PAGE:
Euptoieta claudia, the variegated fritillary, is a North and South American butterfly in the family Nymphalidae. Even though the variegated fritillary has some very different characteristics from the Speyeria fritillaries, it is still closely related to them. Some of the differences are: variegated fritillaries have two or three broods per year vs. one per year in Speyeria; they are nomadic vs. sedentary; and they use a wide range of host plants vs. just violets. And because of their use of passionflowers as a host plant, variegated fritillaries also have taxonomic links to the heliconians. Their flight is low and swift, but even when resting or nectaring, this species is extremely difficult to approach, and, because of this, its genus name was taken from the Greek word euptoietos meaning "easily scared".
The upperside of the wings is checkered with orange and black. Both the forewing and hindwing have a row of submarginal black spots and black median lines running across the wings. The underside of the forewing is orange with a pale orange spot rimmed in black in the forewing cell. The underside of the hindwing is mottled with browns and grays with a pale postmedian band. There is no silvering. The wingspan measures 1.75–2.25 inches (44–57 mm).
In the variegated fritillary's range, the only similar species is the Mexican fritillary (Euptoieta hegesia). The Mexican fritillary is brighter orange, the upper side of its hindwing basal area is unmarked, and the underside of its wings is plainer, with no submarginal spots or median black lines.
This species may be seen flying from April to October in the south, while in the north it flies from summer to early fall.
This butterfly is often found in open, disturbed habitats such as clover and alfalfa fields, pastures, fields, waste areas, roadsides, and mountain meadows.
Here is a list of some of the flowers that the variegated fritillary uses as nectar plants:
- Dogbane, Apocynum species
- Common milkweed, Asclepias syriaca
- Asters, Aster sp.
- Bearded beggarticks, Bidens aristosa
- Thistles, Cirsium sp.
- Coneflowers, Echinacea sp.
- Fleabane, Erigeron sp.
- Common boneset, Eupatorium perfoliatum
- Alfalfa, Medicago sativa
- Red clover, Trifolium pratense
- Ironweed, Vernonia sp.
- Sedum, Sedum
Males actively patrol for females. Females lay their pale-green or cream-colored eggs singly on host plant leaves and stems. The larva eats the leaves, flowers, and stems of the food plant. The larva is red with black subdorsal and spiracular stripes infused with white spotting. In many individuals, the white is more conspicuous than the black. The red middorsal stripe bears white (sometimes black) oval-shaped spots, one per segment.[page needed] It has six rows of black spines and has a pair of long, clubbed spines on the head.[page needed] The chrysalis is mainly shiny white, with small black spots, a variable amount of brown markings, and orange and gold tubercules. Adults overwinter in the south and fly north each spring and summer. It has 2–3 broods per year.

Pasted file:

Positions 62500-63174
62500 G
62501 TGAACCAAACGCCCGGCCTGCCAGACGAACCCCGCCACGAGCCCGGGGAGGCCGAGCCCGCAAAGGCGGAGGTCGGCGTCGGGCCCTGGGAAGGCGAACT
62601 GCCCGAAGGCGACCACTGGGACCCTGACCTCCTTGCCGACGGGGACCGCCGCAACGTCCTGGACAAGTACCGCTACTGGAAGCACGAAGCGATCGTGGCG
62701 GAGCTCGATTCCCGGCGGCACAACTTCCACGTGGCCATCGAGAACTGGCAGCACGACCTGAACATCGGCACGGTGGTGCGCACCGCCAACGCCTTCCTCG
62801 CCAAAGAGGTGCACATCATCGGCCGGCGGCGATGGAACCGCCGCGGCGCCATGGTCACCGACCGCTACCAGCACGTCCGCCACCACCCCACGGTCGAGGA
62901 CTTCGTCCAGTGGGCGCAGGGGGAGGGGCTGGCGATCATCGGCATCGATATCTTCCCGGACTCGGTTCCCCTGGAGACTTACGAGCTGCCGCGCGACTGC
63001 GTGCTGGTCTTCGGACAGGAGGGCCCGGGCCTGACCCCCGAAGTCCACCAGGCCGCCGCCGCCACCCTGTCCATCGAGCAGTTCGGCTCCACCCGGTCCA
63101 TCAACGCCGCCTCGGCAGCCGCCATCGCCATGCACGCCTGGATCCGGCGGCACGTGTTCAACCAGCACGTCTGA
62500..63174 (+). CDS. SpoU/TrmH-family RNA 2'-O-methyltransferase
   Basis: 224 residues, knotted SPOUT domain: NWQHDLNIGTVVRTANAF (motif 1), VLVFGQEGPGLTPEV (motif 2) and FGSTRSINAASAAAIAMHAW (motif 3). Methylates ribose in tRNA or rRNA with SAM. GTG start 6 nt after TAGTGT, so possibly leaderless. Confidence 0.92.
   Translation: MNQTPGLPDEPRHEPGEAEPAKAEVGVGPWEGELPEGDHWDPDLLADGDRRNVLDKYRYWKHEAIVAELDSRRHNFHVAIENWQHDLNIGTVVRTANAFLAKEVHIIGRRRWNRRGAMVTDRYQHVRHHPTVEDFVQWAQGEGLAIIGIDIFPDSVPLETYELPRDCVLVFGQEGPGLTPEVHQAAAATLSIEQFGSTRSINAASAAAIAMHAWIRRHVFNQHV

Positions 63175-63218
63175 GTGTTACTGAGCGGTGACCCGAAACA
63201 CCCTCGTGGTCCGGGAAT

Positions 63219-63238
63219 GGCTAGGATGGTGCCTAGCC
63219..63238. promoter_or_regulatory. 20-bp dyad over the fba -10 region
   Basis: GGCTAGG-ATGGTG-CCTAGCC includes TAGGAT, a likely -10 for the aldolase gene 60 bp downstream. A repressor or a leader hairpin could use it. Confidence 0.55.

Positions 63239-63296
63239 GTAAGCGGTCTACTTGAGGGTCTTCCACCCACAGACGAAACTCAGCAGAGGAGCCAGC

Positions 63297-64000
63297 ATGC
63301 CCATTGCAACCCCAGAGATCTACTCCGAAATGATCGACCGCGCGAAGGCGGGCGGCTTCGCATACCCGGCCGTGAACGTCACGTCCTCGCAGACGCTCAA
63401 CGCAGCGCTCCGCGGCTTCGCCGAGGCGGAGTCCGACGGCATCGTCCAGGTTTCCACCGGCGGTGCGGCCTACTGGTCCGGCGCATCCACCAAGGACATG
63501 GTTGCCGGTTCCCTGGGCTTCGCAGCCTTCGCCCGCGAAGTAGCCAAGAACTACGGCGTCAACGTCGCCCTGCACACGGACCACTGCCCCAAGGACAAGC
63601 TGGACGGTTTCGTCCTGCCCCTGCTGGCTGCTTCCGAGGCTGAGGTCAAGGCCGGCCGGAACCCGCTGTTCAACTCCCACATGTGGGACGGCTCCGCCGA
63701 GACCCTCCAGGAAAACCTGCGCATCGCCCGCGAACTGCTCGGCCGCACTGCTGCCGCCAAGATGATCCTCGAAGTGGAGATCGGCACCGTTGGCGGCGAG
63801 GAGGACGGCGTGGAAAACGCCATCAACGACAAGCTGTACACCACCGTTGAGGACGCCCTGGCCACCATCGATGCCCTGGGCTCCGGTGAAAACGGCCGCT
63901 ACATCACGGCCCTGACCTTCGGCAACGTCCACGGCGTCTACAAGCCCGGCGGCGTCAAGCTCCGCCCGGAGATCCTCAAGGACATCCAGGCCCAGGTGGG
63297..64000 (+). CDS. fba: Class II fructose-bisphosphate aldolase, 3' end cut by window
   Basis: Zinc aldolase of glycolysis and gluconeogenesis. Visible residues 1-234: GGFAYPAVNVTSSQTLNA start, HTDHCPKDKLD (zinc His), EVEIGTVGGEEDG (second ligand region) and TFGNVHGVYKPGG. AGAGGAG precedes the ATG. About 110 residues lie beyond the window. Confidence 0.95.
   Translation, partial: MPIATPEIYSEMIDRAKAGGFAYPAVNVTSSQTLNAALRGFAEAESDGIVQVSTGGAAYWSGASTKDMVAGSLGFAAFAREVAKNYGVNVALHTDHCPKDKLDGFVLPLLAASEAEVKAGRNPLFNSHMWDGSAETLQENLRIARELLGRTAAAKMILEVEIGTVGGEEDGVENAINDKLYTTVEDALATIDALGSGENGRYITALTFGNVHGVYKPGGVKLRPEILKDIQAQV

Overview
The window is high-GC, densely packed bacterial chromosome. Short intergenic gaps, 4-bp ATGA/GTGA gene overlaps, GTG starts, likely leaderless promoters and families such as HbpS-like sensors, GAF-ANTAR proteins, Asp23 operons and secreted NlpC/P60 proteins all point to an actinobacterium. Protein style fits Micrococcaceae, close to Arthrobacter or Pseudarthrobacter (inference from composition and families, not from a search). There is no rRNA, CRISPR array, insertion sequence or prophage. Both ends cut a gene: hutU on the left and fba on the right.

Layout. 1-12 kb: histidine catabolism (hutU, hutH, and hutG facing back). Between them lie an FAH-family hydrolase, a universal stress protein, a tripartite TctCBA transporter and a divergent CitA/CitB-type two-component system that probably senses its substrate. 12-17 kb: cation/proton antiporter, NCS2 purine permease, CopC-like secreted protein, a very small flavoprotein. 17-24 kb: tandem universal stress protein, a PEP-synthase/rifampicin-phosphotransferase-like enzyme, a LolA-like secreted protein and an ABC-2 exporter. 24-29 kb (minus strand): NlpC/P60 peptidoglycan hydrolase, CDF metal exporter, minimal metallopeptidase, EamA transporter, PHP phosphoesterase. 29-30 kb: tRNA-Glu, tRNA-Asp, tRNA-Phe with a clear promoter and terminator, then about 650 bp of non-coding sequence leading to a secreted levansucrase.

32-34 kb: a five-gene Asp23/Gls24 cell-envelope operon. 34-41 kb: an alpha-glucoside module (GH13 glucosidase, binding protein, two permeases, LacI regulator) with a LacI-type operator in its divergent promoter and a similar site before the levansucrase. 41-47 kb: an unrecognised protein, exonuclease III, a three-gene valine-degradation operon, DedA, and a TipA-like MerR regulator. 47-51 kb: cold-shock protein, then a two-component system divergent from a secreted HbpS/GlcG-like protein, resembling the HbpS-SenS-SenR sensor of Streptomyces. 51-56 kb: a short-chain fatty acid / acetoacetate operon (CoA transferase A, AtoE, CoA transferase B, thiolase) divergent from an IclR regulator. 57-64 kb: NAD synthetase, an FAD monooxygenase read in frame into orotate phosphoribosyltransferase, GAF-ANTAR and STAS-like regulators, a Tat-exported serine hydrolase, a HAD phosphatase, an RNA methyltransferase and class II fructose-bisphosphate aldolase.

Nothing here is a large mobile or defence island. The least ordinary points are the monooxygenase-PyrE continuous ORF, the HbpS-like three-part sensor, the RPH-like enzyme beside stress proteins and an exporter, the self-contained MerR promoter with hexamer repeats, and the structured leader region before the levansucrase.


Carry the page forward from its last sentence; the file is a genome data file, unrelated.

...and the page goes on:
This is a list of host plants used by the variegated fritillary:
- Five-wing spiderling, Boerhaavia intermedia
- Arizona swallow-wort, Melastoma arizonicum
- Babyslippers, Hybanthus verticillatus
- Southern flax, Linum australe
- Stiffstem flax, Linum rigidum
- Grooved yellow flax, Linum sulcatum
- Canadian moonseed, Menispermum canadense
- Mexican moonseed, Menispermum mexicanum
- Blue passionflower, Passiflora caerulea
- Foetid passionflower, Passiflora foetida
- Purple passionflower, Passiflora incarnata
- Plantain, Plantago species
- Mayapple, Podophyllum peltatum
- Common purslane, Portulaca oleracea
- Yellow alder, Turnera ulmifolia
- Lance-leaf stonecrop, Sedum lanceolatum
- American field pansy, Viola bicolor
- Common blue violet, Viola sororia
- Heartsease, Viola tricolor subspecies
- ^ "NatureServe Explorer 2.0 Euptoieta claudia Variegated Fritillary". explorer.natureserve.org. Retrieved 3 October 2020.
- ^ a b c d Rich Cech and Guy Tudor (2005). The Butterflies of the East Coast. Princeton University Press, Princeton, New Jersey. ISBN 0-691-09055-6
- ^ a b Bob Stewart, Priscilla Brodkin, and Hank Brodkin (2001). Butterflies of Arizona. West Coast Lady Press.
- ^ a b c d Jim P. Brock and Kenn Kaufman (2003). Butterflies of North America. Houghton Mifflin, New York, NY. ISBN 0-618-15312-8
- ^ Ernest M. Shull (1987). The Butterflies of Indiana. Indiana Academy of Science. ISBN 0-253-31292-2
- ^ Haddad, N. M., & Baum, K. A. (1999). An experimental test of corridor effects on butterfly densities. Ecological Applications, 9(2), 623-633.
- ^ "Variegated Fritillary". www.naba.org. Retrieved 2020-08-05.
- ^ a b c David C. Iftner, John A. Shuey, and John V. Calhoun (1992). Butterflies and Skippers of Ohio. College of Biological Sciences and The Ohio State University. ISBN 0-86727-107-8
- ^ Judy Burris and Wayne Richards (2006). The Life Cycle of Butterflies. Storey Publishing, North Adams, MA. ISBN 1-58017-618-6
- ^ "Plant Characteristics and Associations - Calflora". www.calflora.org. Retrieved 2016-03-30.
- ^ a b c d James A. Scott (1986). The Butterflies of North America. Stanford University Press, Stanford, California. ISBN 0-8047-2013-4
- ^ David L. Wagner (2005). Caterpillars of Eastern North America. Princeton University Press, Princeton, New Jersey. ISBN 0-691-12143-5
- ^ Thomas J. Allen, Jim P. Brock, and Jeffrey Glassberg (2005). Caterpillars in the Field and Garden. Oxford University Press Inc., New York, NY. ISBN 0-19-514987-4
- Variegated Fritillary, Butterflies of Canada